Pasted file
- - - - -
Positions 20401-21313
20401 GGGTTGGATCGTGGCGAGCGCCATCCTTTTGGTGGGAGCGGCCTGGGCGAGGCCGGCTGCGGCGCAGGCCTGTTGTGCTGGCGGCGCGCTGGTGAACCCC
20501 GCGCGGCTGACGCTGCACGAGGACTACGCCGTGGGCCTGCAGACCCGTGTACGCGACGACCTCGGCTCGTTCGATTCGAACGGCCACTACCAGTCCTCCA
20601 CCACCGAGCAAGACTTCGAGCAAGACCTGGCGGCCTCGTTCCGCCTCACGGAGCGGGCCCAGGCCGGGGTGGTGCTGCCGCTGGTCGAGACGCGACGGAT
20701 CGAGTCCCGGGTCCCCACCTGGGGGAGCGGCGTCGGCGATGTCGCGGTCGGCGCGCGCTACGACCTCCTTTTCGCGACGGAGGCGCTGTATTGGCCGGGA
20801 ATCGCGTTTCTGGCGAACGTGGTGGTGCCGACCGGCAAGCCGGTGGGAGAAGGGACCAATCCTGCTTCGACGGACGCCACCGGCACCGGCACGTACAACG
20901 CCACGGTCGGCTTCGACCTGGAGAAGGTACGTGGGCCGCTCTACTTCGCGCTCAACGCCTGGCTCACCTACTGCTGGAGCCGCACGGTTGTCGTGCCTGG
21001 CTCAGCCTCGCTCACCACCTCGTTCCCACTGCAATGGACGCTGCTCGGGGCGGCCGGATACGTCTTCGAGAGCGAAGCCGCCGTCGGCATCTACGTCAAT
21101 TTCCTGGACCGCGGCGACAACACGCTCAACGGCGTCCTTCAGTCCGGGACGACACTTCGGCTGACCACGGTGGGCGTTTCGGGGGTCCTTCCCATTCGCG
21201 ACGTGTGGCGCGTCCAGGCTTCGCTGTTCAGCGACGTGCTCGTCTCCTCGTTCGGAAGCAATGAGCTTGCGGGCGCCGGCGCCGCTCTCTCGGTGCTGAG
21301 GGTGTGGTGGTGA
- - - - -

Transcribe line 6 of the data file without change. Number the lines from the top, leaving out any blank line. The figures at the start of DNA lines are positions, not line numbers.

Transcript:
20801 ATCGCGTTTCTGGCGAACGTGGTGGTGCCGACCGGCAAGCCGGTGGGAGAAGGGACCAATCCTGCTTCGACGGACGCCACCGGCACCGGCACGTACAACG